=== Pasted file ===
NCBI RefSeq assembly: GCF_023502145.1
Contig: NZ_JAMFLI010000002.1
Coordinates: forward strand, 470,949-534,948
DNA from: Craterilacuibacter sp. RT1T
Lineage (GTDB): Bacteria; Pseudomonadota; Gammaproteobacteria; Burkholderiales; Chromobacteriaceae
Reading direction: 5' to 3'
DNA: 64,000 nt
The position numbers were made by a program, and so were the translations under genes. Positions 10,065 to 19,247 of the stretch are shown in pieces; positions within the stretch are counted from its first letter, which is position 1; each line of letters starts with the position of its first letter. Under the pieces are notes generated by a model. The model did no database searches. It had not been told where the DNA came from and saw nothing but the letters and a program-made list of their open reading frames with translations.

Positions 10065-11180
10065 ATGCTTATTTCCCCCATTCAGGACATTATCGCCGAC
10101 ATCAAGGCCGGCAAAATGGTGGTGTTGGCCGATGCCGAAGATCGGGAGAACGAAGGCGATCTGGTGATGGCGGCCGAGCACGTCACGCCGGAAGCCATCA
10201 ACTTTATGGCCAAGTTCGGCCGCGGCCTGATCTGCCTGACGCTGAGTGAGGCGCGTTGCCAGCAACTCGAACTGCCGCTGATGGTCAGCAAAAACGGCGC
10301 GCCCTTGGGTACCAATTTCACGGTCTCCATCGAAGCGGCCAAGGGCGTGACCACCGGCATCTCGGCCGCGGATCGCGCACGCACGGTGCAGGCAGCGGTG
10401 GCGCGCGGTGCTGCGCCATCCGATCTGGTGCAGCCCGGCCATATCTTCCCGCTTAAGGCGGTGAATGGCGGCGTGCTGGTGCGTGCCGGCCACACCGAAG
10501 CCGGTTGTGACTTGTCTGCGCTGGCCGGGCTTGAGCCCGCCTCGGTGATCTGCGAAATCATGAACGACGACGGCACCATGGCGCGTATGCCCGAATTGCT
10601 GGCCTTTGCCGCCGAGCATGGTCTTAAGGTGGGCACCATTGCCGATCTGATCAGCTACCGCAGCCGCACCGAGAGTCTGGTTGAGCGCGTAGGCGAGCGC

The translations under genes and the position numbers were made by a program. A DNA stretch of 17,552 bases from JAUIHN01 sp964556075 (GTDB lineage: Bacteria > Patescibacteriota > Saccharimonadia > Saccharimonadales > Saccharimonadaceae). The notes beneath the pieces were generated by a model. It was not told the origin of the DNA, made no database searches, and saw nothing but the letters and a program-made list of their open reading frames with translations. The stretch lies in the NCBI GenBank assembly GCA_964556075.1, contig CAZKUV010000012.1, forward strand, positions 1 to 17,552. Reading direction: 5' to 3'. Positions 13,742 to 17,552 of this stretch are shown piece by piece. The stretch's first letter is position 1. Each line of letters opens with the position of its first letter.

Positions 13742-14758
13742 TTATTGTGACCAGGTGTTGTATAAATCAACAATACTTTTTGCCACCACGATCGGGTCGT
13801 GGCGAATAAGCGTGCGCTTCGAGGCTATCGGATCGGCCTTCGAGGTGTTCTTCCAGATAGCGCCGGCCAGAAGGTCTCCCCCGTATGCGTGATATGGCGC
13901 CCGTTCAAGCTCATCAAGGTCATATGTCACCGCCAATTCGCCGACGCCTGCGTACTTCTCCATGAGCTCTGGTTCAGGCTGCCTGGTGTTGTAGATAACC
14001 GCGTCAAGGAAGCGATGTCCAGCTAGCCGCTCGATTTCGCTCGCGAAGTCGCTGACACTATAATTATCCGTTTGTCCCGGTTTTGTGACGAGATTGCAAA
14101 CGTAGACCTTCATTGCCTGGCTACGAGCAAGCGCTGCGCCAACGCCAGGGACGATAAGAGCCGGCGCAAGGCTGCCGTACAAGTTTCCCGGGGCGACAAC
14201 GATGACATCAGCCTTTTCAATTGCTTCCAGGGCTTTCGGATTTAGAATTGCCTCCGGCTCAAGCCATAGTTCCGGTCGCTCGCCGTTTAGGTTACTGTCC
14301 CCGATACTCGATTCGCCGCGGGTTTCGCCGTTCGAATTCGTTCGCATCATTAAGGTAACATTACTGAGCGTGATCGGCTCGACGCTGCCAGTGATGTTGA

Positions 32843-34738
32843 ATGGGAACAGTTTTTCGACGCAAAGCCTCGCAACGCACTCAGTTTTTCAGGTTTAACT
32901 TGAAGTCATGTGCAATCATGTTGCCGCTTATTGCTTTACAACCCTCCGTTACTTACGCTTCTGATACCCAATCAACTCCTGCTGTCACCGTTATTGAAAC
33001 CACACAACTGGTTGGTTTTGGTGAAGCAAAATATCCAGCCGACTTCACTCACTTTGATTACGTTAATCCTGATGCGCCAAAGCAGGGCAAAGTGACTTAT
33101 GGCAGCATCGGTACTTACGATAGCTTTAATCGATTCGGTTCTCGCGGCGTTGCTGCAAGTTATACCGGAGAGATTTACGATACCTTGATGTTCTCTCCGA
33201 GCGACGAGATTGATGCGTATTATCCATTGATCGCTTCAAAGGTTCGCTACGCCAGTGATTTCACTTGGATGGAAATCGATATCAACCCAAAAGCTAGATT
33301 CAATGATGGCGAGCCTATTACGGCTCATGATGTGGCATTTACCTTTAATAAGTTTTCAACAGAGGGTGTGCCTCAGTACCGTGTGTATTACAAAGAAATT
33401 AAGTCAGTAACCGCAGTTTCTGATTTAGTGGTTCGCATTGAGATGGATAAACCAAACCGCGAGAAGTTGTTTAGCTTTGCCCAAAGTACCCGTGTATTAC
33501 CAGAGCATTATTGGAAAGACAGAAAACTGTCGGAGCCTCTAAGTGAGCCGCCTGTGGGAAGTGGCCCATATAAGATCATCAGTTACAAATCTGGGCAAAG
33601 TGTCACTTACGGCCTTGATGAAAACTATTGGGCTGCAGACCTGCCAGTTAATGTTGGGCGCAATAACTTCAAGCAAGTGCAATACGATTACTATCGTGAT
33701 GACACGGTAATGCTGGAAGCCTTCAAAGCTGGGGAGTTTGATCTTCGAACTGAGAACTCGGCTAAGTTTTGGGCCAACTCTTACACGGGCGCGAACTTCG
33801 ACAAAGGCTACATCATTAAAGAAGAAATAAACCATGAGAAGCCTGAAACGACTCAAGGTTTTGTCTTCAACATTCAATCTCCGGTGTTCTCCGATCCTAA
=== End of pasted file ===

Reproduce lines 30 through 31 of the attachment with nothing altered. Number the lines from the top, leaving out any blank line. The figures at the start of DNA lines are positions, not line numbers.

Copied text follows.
33101 GGCAGCATCGGTACTTACGATAGCTTTAATCGATTCGGTTCTCGCGGCGTTGCTGCAAGTTATACCGGAGAGATTTACGATACCTTGATGTTCTCTCCGA
33201 GCGACGAGATTGATGCGTATTATCCATTGATCGCTTCAAAGGTTCGCTACGCCAGTGATTTCACTTGGATGGAAATCGATATCAACCCAAAAGCTAGATT